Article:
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K-State Today

August 29, 2018

Infectious disease researchers publish article confirming North American mosquito species as possible vectors for emerging disease

Submitted by Sarah Hancock

A group including five K-State researchers has published an article demonstrating that two North American mosquito species could spread Usutu virus, an emerging pathogen in Europe and Africa. The virus has killed thousands of birds in Europe and has been associated with neurologic disorders such as brain inflammation in humans.

Christian Cook, doctoral student in pathobiology; Amy Lyons, master's student in veterinary biomedical science and research assistant in diagnostic medicine and pathobiology; Yan-Jang S. Huang, research assistant professor in diagnostic medicine and pathobiology; Dana Vanlandingham, associate professor of diagnostic medicine and pathobiology; and Stephen Higgs, professor and director of the Biosecurity Research Institute, co-authored "North American Culex pipiens and Culex quinquefasciatus are competent vectors for Usutu virus," which was published Aug. 17 in the journal PLOS Neglected Tropical Diseases. All five researchers are affiliated with the Kansas State University College of Veterinary Medicine.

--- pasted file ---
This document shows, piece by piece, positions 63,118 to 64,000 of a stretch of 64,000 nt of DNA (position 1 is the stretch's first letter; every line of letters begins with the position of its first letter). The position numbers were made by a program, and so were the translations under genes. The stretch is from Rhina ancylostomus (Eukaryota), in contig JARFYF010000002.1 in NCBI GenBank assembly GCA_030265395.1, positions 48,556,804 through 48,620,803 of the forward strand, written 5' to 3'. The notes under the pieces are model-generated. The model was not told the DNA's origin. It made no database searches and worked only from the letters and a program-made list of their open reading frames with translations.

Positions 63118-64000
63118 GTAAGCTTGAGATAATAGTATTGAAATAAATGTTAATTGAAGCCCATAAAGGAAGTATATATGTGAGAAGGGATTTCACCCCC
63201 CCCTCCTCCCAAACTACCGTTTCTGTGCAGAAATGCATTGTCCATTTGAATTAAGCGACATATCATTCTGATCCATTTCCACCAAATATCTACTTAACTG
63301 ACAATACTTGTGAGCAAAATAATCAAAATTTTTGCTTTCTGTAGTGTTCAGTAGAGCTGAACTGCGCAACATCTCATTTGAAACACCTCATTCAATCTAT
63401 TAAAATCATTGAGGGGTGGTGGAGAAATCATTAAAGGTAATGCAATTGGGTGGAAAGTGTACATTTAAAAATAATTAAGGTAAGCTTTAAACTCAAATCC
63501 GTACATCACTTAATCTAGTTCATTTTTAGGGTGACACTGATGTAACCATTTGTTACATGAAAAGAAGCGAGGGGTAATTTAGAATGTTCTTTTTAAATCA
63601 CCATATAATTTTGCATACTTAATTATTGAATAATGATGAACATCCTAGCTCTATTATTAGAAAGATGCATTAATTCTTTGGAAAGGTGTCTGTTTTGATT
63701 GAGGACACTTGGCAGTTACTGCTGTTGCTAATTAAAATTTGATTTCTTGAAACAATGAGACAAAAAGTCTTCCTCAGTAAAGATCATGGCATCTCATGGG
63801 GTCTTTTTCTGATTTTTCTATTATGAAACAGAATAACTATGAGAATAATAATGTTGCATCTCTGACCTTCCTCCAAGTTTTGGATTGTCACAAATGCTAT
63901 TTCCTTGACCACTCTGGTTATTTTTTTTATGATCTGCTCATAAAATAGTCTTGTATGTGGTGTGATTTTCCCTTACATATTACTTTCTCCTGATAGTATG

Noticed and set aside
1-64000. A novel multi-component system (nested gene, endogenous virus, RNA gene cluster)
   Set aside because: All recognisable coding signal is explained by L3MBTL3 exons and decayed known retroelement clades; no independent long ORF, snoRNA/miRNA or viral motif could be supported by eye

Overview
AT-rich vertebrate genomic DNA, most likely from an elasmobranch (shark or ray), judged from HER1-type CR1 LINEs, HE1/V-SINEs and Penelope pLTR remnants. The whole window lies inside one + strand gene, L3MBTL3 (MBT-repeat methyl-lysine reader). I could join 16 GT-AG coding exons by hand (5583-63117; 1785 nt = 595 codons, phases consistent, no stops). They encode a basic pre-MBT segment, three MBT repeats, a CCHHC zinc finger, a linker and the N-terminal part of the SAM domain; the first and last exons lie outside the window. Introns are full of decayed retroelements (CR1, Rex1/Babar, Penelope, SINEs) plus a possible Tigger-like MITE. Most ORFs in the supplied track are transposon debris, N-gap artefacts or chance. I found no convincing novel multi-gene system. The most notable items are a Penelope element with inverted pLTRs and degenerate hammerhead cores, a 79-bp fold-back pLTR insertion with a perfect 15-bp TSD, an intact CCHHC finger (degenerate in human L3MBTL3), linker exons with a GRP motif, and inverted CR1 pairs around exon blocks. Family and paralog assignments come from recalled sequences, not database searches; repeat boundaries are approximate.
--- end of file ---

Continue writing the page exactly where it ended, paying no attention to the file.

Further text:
Emergence of Usutu virus has caused an estimated 15.5 percent decline in the blackbird population of Europe. Like its close relatives Japanese encephalitis and West Nile viruses, Usutu virus can be transmitted from birds to humans through mosquitoes. The K-State researchers aimed to understand whether or not a cycle might be feasible in North America.

"Because Usutu virus poses a growing public health risk in Europe, we needed to know if North American mosquitoes could spread the virus," Vanlandingham said. "We found that two common species are able to transmit the virus; however, another species that frequently feeds on people in urban environments is unlikely to contribute to transmission here."

Mosquito-borne diseases have made international news in recent years because of outbreaks of Zika virus and chikungunya, but many other diseases, although less well known, may be grabbing headlines in the future.

"Once again, research at the Biosecurity Research Institute is breaking new ground, and these unique Usutu virus studies have potentially high public health importance. As observed with the emergence of West Nile, if introduced into new areas, it is difficult to predict which mosquitoes might transmit zoonotic viruses and how animal and human health may be impacted. Having such knowledge before a virus is introduced provides the ability to plan effective control strategies," Higgs said.

The study was funded by the U.S. Department of Homeland Security Science and Technology Directorate Homeland Security Advanced Research Projects Agency Chemical and Biological Defense Division and by the State of Kansas National Bio and Agro-Defense Facility Transition Fund.